The Big Data: Trouble and Advantage for the Big firms

What is Big Data?

The amount of data that can’t be stored on a single storage device due to low volume and reading/ writing speeds (transfer speed) is known as big data. As the data gets bigger, the access time will increase in the storage device and volume problems will occur someday even if we use the highest volume of storage devices. So, here comes the concept of distributed storage.

Three main problems of Big Data:

  1. Volume
  2. Velocity
  3. Variety

How does the Distributed Storage work?

There is one Name node(master) which is connected to many data nodes(slaves) within a network. This network is a master-slave topology. When some data is to be stored on this system/server, the data received is divided into blocks of data and stored on different data nodes which increase the velocity as the data is divided and stored on different data nodes at the same time. It also increases the storage capacity. If, we have data nodes of 10GB each. Then, collectively it makes 100GB with 10 data nodes and hence, increasing the overall storage capacity of the storage server. The whole setup is known as a cluster and formed a distributed storage.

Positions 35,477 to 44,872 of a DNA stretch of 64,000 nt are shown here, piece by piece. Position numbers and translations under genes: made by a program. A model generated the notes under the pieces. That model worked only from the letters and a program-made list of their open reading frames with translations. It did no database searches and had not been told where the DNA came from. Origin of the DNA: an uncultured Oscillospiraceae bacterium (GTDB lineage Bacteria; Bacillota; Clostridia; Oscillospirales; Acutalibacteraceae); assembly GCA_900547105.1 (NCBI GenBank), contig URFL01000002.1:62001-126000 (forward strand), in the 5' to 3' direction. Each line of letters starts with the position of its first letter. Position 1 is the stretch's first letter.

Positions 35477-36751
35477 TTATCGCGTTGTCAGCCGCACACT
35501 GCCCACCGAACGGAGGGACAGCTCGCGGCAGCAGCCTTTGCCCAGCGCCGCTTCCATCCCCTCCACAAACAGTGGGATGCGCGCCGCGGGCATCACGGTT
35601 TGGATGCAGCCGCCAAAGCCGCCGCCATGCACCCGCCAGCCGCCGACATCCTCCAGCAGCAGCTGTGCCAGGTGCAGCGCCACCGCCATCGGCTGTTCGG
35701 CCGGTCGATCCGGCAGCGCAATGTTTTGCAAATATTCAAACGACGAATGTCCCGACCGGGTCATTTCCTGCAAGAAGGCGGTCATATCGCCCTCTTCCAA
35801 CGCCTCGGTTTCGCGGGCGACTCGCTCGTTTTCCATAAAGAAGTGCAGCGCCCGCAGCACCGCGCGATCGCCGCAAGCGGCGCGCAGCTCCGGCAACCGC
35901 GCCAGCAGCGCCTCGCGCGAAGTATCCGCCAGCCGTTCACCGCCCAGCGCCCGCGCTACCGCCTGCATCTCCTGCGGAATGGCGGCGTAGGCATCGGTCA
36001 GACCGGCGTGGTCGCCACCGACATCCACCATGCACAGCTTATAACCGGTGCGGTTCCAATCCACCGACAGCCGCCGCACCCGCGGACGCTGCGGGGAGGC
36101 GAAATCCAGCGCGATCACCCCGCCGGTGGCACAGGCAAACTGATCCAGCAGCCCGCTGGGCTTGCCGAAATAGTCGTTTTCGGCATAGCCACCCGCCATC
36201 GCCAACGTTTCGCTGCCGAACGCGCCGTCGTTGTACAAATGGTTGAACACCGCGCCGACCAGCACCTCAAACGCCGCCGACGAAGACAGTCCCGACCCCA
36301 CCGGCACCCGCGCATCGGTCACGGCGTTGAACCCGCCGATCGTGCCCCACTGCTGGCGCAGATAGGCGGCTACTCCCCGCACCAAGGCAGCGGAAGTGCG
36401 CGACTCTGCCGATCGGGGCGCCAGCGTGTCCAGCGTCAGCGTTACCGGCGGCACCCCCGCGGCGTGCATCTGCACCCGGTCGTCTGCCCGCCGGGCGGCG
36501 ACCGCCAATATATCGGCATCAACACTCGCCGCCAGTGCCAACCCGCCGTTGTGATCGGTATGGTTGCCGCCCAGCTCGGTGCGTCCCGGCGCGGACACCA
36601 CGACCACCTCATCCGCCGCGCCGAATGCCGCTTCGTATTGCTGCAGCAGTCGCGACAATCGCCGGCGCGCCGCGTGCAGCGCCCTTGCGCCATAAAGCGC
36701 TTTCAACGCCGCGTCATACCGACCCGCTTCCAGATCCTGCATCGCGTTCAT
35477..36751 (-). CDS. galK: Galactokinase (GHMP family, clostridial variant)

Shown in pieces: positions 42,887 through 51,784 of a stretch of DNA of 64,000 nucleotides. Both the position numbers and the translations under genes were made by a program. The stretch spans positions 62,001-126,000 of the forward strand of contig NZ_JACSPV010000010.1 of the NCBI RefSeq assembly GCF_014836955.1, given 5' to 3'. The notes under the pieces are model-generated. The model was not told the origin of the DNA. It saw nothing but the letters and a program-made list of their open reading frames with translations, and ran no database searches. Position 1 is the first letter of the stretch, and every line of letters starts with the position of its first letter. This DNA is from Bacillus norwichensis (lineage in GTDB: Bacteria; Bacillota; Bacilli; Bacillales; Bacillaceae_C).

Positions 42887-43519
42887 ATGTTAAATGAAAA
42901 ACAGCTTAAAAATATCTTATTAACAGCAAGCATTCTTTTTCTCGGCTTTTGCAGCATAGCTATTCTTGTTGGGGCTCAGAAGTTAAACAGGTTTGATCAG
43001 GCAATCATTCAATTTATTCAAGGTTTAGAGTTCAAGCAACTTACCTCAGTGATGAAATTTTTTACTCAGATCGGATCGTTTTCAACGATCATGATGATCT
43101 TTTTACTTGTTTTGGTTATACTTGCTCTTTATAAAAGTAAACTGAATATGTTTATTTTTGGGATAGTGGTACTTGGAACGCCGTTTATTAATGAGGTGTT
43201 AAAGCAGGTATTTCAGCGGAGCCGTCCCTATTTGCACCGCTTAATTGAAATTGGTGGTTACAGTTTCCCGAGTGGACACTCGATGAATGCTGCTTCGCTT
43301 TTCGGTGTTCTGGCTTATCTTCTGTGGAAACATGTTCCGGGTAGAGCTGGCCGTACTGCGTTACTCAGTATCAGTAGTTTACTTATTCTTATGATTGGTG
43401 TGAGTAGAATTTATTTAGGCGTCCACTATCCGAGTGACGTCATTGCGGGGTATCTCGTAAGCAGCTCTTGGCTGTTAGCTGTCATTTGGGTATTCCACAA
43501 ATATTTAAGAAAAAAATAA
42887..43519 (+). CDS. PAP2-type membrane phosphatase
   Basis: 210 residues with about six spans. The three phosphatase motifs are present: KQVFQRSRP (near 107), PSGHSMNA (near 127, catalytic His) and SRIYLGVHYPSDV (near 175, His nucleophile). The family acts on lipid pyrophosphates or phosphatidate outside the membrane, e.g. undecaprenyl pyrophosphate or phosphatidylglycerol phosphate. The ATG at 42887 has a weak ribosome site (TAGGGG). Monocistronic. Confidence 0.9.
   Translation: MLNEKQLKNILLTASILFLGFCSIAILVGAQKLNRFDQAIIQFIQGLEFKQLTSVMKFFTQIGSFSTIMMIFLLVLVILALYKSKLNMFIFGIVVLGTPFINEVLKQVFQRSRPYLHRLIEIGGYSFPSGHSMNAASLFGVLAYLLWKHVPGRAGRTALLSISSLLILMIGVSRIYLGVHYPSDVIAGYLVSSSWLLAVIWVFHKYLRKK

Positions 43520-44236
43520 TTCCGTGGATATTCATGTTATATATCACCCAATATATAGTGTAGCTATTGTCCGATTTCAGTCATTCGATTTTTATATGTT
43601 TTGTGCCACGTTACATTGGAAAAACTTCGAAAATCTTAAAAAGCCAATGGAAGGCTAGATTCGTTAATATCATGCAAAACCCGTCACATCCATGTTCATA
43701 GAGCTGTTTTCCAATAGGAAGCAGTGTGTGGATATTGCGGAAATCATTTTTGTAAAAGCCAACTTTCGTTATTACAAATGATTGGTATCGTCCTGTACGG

HDFS (Hadoop distributed file system) is one of the protocols for distributed storage.

Some of the companies using Big Data:

  1. UPS

The company now tracks data on 16.3 million packages per day for 8.8 million customers, with an average of 39.5 million tracking requests from customers per day. The company stores over 16 petabytes of data.

It launched the program ORION(On-Road Integrated Optimization and Navigation), which collects data from 46,000 vehicles using telematics sensors. It helps driver’s reconfiguring pickups and drop-offs time relying heavily on online maps. The project has already led to savings in 2011 of more than 8.4 million gallons of fuel by cutting 85 million miles off of daily routes.

2. United Healthcare

United Healthcare has been focused on structured data analysis for data analysis and even advertises its analytical capabilities to the consumers.

Now, they are focusing analytical attention on unstructured data- in particular to the customer attitudes over recorded voice calls.